How to Evaluate a Surgeon's Experience With a Procedure

Everyone wants (and expects) their surgery to go well. But we all understand that surgery has the potential for complications. Some complications are more difficult to control, but we know that an experienced surgeon is often less likely to have as many complications. But how do you know if you have found a surgeon with enough experience?

Orthopedic surgeon operating on foot.
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Surgeon Experience Results in Better Surgery Success Rates

Numerous studies have been done to evaluate factors that may influence the result of a variety of surgical procedures. Almost invariably, when it is assessed, surgeon experience is a factor that is important in determining the likelihood of successful outcomes from surgery.

I don't think many people are surprised to hear that. Everyone looks for an experienced electrician, an experienced tax adviser, but how do you know you have found an experienced surgeon?

How Many Surgeries Make a Surgeon an Expert?

As stated, there are numerous studies that have been performed on a variety of different types of procedures to answer this question. There is no magic number of procedures that make a surgeon proficient, and there are many factors that influence the results of a surgical procedure.

An excellent study looked at shoulder replacement procedures in Maryland over a 6-year time frame. Surgeons who performed more than 30 replacements over that time were considered "high volume" surgeons. These healthcare providers had a lower complication rate and their patients stayed in the hospital for a shorter time than "low volume" surgeons.

Another study that found 30 as the magic number was an evaluation of a hip replacement registry. In this study, researchers looked at characteristics that led to a higher rate of revision hip replacement. These investigators found surgeons who performed fewer than 30 hip replacements each year had a higher number of patients requiring revision surgery.

One study looked at spine surgery for the treatment of scoliosis. While a specific number of surgical procedures was not evaluated, the authors did find that surgeons with more than 5 years of experience with scoliosis surgery had better outcomes.

How Can You Know How Experienced Your Surgeon Is?

Most surgeons are honest with the answers they give about their surgical experience. I think it is probably true that many surgeons tend to overestimate their experience, but I would doubt many surgeons are intentionally untruthful about their experience.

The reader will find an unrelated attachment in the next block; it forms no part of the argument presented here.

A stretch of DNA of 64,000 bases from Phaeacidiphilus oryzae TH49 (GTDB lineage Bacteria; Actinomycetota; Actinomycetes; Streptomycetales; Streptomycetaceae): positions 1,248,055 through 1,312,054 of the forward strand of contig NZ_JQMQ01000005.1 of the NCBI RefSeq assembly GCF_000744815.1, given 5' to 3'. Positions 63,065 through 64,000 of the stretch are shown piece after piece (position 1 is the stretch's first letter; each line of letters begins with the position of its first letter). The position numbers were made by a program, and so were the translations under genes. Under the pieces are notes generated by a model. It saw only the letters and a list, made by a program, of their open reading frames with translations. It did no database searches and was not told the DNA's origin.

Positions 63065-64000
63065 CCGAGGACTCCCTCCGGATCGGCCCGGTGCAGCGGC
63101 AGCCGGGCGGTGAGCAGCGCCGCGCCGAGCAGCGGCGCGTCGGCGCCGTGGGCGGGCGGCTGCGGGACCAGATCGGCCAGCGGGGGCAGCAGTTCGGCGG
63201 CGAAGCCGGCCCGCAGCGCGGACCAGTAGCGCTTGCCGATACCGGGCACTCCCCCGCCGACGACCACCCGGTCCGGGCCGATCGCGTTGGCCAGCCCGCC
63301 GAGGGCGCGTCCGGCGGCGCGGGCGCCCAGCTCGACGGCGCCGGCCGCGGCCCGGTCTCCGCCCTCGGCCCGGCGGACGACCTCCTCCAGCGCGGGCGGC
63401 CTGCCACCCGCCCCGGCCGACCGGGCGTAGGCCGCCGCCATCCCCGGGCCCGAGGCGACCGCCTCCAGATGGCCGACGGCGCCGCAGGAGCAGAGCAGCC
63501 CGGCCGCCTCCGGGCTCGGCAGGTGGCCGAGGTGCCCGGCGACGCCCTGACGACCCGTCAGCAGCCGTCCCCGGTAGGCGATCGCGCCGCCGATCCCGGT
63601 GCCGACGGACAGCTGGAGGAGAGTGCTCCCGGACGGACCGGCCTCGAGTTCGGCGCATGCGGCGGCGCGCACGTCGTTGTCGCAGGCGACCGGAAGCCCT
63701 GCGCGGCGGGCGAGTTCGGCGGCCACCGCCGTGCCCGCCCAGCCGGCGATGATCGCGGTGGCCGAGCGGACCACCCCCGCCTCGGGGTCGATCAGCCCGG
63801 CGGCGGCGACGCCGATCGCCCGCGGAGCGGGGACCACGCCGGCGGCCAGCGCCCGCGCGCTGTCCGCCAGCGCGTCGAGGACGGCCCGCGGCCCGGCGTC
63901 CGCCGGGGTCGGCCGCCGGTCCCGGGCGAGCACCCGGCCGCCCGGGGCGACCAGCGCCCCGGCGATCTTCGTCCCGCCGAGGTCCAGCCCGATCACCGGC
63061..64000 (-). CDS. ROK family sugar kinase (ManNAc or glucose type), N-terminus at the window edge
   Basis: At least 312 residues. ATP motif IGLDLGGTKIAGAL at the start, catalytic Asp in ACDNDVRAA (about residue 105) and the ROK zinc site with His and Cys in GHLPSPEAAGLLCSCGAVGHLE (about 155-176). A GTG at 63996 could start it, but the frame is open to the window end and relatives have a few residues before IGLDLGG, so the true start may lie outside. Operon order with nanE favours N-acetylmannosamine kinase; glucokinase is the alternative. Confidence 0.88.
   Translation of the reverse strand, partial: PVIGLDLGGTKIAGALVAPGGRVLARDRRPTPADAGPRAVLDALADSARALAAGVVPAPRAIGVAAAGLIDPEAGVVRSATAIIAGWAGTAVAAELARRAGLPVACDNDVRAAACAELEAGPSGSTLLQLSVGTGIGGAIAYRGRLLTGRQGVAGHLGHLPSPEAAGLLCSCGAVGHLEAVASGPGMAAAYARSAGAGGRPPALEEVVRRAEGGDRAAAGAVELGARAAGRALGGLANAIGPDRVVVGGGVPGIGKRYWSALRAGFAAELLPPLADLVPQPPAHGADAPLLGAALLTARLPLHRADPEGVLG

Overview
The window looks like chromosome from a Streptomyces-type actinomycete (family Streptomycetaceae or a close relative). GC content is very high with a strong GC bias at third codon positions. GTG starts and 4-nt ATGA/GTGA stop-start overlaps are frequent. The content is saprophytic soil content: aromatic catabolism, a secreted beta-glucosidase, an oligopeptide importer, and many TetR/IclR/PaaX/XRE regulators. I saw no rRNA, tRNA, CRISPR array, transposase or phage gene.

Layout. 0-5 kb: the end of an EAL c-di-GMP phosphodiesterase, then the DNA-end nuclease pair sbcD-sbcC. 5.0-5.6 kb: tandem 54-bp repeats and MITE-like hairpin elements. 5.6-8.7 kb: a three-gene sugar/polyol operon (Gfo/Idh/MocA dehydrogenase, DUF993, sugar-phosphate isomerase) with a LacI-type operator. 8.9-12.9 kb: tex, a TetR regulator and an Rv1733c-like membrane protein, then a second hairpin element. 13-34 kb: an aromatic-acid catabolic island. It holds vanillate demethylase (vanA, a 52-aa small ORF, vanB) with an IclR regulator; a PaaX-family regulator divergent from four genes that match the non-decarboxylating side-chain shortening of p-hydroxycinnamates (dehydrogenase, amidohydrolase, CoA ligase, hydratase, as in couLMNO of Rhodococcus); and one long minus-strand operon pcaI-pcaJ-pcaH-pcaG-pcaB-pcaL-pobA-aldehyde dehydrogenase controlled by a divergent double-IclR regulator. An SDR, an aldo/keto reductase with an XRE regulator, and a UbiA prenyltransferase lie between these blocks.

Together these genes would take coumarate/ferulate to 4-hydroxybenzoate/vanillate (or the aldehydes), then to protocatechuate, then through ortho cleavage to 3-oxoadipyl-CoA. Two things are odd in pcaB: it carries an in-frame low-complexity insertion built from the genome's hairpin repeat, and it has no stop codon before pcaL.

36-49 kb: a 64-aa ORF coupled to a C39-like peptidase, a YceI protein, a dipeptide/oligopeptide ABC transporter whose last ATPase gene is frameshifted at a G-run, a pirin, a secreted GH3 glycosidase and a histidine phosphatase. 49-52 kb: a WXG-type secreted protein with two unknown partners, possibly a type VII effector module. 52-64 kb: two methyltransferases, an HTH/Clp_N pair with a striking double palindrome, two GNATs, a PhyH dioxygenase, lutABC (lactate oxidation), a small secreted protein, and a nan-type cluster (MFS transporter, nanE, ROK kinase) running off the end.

Ask your surgeon. If you doubt the answer, ask it in a few different ways, and see if things add up.

  • How many times have you done this surgery?
  • How many did you perform last month? Last year?
  • When did you start performing this surgery?

The hard part is knowing how many are enough. As described above, a high-volume shoulder replacement surgeon performed 30 shoulder replacements over a 6-year time period, whereas a high-volume hip replacement surgeon performed at least 30 hip replacements each year.

I would suggest the following criteria:

  • For commonly performed surgical procedures (including hip and knee replacement, ACL surgery, carpal tunnel surgery, and rotator cuff repair), find a surgeon who has been doing this procedure for at least 5 years, and is doing more than 30 each year.
  • For less commonly performed procedures (including shoulder replacement, hip arthroscopy, meniscus transplant, and PCL reconstruction), find a surgeon who has regular experience with this surgery and has performed at least 30 procedures of that type.

These are certainly not hard and fast rules, as there are many factors that can influence your choice of surgeon. However, you should be aware that surgeon experience is a major factor that influences results for many types of surgery. Knowing your surgeon's experience may help you decide if you have found the right healthcare provider.

2 Sources
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  1. van der Leeuw RM, Lombarts KM, Arah OA, et al. A systematic review of the effects of residency training on patient outcomesBMC Med. 2012;10(65). doi:10.1186/1741-7015-10-65

  2. Elsey EJ, Griffiths G, Humes DJ, West J. Meta-analysis of operative experiences of general surgery trainees during training. Br J Surg. 2017 Jan;104(1):22-33. doi: 10.1002/bjs.10396

Additional Reading

By Jonathan Cluett, MD
Jonathan Cluett, MD, is board-certified in orthopedic surgery. He served as assistant team physician to Chivas USA (Major League Soccer) and the United States men's and women's national soccer teams.